Friday, 16 January 2009

Mixed links and opinions

Monix of Random Distractions has posted this amusing video about useless female junk in lofts and useless macho stuff in drawers. Do watch it. Trouble is, I'm the one with boxes full of mysterious electric leads, keys and stuff that Cannot Be Thrown Away in Case..

Jean McLeod is 101 and still writing for Mills & Boon - see Daily Mail. 'I never use the word 'sex' in my novels - that is not what romance is about. It's about love and emotion.
'Michael Boon, the original proprietor's son, ....told me never to write anything a mother wouldn't want her daughter to read.'
Mrs MacLeod was a member of the Romantic Novelists' Association and as a result, knew famed romance novelist Barbara Cartland. 'Mills & Boon always had a champagne tent on Ladies' Day at Ascot for their authors. One year, Barbara sauntered over and dismissively asked, "Wearing the same outfit twice, Jean? Are things really that hard?"
'I didn't dignify it with a response - she was known for her sharp remarks.'

According to Libby Purves, Philip Larkin reckoned there were three tests of a novel. 'Do I believe in it? Do I care? Will I go on caring?' That's spot on. My own test is, 'If I left this novel on a train by accident, would I buy another copy?', but have to say P.Larkin puts it more elegantly. Today during an otherwise balanced Times article Libby denounces chick lit, which seems a bit harsh, considering how many women are cheered while harmlessly dreaming about Prince Charming. All young women like shopping. They mostly grow out of it. To my mind, drop-in plastic surgery progs on TV do far more potential harm.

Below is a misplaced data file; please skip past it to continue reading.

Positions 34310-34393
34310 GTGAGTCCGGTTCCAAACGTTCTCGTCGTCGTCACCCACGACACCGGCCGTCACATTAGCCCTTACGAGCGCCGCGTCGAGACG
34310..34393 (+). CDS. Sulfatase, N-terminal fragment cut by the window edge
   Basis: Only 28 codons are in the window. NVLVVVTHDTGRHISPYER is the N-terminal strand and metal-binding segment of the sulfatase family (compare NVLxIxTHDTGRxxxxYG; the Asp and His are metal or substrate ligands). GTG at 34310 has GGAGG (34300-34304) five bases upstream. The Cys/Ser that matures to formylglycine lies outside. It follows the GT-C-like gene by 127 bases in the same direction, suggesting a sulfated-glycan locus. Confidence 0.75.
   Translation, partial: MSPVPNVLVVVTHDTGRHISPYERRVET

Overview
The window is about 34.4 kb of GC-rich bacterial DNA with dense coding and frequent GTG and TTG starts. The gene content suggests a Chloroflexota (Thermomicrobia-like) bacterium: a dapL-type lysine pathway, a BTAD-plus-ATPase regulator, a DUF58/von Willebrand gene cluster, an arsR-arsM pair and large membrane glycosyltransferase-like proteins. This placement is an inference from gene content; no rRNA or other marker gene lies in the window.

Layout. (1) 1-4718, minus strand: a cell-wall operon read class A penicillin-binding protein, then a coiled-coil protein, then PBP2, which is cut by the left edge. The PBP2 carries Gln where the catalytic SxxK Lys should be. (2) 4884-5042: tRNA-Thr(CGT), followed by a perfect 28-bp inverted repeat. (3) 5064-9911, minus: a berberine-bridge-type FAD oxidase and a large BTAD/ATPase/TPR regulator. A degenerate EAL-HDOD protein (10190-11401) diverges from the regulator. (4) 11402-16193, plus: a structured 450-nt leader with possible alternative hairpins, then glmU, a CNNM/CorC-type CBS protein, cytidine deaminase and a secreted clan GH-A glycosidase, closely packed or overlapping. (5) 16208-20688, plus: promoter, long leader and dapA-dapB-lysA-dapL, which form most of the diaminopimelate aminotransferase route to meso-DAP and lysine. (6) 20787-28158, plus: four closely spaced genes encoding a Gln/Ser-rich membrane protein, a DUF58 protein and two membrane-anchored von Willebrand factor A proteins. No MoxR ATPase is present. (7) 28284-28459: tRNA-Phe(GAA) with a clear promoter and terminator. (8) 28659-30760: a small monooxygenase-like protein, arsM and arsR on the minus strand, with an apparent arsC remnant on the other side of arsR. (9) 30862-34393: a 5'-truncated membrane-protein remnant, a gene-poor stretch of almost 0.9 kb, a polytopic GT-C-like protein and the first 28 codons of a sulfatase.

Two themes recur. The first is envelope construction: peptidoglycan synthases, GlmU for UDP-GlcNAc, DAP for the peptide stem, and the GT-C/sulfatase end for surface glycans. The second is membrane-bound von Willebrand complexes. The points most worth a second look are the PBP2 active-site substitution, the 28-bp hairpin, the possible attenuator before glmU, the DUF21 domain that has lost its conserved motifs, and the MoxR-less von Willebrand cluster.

1 comment:

JJ said...

Larkin may have put it more elegantly, but the truth is in the train example. Would I part with more cash to finish the book?

Yes, it's wonderful to find a book that you believe in and continue to think about and care for ... but buying the book again? That's what it comes down to for me.